Looking To Join The Sub Culture..??
Are you thinking becoming an open water diver? Do you want to get ahead of the game? Here are a few tips and tricks for you, which will allow you to maximise your first scuba experience, giving you a head start for when you arrive in Koh Tao and take the plunge.
Grab Some Socks!
When using fins for the first time, they can sometimes create a little friction on your foot. This can cause blisters and is sometimes slightly painful when kicking. Blisters crop up due to the skin on your feet being soft and not used to constant rubbing which occurs as you swim around.
To prevent this you can buy underwater socks before you travel and create a buffer between your feet and the fin rubber.
If you forget, you can always just wear normal socks if you have remembered to pack them for your travels. In my experience this affects around 1 in 10 new scuba divers.
You should be drinking plenty of water during any type of scuba diving experience. This is especially so in a hot and humid place like Koh Tao. Sometimes people tend to forget Scuba diving is an active sport and they don’t drink enough water. You must remember the air you will breathe on scuba is quite dry. This also has an effect on your dehydration.
During any courses that I teach at Crystal Dive, I recommend to my students that they should have a large bottle of water with them at all times. If taking a beginner course in SE Asia you should be looking to drink at least 3L a day.
And no, Coca Cola or Chang doesn’t count..!!
You should look to choose a dive school that offers you the chance to use dive computers as part of your course. Using dive computers makes dive planning easier and is more accurate. As a result your dive profile – as long as you follow it – is safer.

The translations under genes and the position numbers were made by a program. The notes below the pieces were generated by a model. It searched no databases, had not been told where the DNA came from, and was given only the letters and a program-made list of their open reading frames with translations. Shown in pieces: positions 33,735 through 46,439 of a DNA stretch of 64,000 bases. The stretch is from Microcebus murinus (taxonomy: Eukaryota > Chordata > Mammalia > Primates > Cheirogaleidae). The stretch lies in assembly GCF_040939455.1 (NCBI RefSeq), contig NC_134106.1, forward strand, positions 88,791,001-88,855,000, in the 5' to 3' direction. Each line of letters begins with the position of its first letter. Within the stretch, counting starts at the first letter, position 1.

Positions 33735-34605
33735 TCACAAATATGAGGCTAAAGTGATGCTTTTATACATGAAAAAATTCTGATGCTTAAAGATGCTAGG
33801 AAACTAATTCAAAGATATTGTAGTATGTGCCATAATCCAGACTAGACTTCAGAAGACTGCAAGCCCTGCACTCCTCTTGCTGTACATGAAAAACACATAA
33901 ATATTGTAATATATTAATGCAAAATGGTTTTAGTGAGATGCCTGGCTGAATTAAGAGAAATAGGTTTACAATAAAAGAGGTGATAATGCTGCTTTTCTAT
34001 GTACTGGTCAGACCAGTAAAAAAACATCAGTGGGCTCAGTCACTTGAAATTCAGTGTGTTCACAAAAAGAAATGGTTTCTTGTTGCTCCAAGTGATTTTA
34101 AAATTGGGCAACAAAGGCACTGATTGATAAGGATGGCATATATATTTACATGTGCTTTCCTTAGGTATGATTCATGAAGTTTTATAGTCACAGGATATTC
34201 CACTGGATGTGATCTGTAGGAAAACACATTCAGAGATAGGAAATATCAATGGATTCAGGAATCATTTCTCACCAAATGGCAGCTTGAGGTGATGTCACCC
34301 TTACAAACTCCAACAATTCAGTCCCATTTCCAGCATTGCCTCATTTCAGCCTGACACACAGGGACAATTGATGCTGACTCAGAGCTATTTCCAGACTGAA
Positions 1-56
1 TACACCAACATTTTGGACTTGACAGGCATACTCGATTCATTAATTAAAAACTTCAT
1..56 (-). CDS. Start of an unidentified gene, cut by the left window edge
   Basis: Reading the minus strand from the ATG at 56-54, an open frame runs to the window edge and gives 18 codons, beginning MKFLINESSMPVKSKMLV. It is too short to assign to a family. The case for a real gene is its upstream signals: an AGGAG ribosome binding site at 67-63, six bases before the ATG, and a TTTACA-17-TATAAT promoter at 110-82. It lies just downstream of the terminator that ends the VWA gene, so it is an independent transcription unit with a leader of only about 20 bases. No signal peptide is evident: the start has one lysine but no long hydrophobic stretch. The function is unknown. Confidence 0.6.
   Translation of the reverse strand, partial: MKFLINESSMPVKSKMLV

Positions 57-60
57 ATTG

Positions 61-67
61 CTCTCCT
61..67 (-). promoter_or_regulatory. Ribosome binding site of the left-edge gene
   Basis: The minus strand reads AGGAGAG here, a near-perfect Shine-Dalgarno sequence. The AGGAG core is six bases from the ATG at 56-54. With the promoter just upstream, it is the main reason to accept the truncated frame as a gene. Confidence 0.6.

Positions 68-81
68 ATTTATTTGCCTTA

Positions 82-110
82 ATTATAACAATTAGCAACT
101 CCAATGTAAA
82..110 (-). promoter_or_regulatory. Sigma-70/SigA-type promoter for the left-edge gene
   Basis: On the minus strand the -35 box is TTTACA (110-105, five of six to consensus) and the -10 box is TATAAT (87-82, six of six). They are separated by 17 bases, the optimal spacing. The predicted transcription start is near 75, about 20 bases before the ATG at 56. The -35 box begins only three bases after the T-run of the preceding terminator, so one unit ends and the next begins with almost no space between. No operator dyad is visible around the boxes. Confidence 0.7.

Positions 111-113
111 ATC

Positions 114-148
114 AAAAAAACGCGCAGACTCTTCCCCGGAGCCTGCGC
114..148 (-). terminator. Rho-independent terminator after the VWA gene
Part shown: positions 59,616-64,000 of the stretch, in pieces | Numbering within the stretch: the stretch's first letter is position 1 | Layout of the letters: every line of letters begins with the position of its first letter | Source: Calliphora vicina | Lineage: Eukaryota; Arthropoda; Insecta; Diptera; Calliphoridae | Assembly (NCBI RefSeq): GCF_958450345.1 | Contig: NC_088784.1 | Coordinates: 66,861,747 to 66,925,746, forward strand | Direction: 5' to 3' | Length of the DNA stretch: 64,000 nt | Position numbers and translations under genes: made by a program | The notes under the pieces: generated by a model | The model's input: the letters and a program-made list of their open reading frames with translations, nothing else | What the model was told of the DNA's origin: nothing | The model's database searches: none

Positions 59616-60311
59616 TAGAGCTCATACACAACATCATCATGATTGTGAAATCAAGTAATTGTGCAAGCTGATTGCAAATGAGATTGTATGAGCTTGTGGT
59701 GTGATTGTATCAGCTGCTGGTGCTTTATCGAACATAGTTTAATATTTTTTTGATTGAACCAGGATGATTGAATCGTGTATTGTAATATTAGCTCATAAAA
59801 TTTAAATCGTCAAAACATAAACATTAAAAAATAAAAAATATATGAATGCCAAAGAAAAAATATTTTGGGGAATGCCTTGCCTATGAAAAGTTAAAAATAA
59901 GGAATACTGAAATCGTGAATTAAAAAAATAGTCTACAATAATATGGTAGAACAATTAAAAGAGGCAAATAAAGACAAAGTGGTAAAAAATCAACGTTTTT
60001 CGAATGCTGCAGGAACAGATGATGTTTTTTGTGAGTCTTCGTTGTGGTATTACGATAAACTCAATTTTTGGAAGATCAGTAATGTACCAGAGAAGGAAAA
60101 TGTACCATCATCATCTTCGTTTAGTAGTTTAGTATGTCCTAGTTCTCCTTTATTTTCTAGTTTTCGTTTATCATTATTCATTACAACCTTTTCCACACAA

Traditional dive tables are an excellent back up tool – as dive computers have been known to fail usually due to an old battery but as the world moves forward with technology, scuba diving is no exception and dive computers are more and more becoming part of our daily lives as scuba divers.
Here at Crystal we have integrated dive computers fixed into our SPG console. A dive computer will track every second of the dive, along with recalculating your nitrogen levels, whenever your depth changes, often by as little as 10cm!
Dive computers will also incorporate a safety stop when you end the dive. The dive computer is an essential part of your scuba equipment.
This shouldn’t be overlooked when looking for the right dive shop to begin your scuba diving adventures with and this is why we teach the ‘Diving with Computers’ modules of the PADI Open Water course to all students.
Utilise Your Snorkel
When you are on the surface, swimming to/from your decent line/point use your snorkel instead of your regulator. This will enable you to protect your airways from water – if the sea is a little choppy – as well as save air from your cylinder which you will need for your dive.
Using a snorkel at the surface is a good skill to have for these reasons plus as you swim to your decent line you can pop your head into the water and have a look underneath the water easily.
Practice In A Pool
Taking your confined water sessions in a swimming pool will give you the best training conditions possible when taking your first breaths from scuba. A lot of dive schools will offer your confined sessions off the beach which can be fine on a perfect day, but weather can change quickly, bringing waves and bad visibility neither of which are ideal – especially so if you are a feeling a little nervous.
Practicing in a calm and clear environment will mean you will be able to see your Instructor at all times, be more relaxed, and ultimately enjoy your first breaths underwater.
Swim With Your Legs
When we swim normally we use both our legs and arms in combination but when scuba diving we wear fins, meaning the most efficient way of travelling is just too simply kick. Using your hands will cause you to expel more energy and use your air supply quicker. Try to tuck your arms away or hold them by your side to create a more streamlined figure. Have a look at how your instructor positions them self during a dive and copy.
Author: Crystal Dive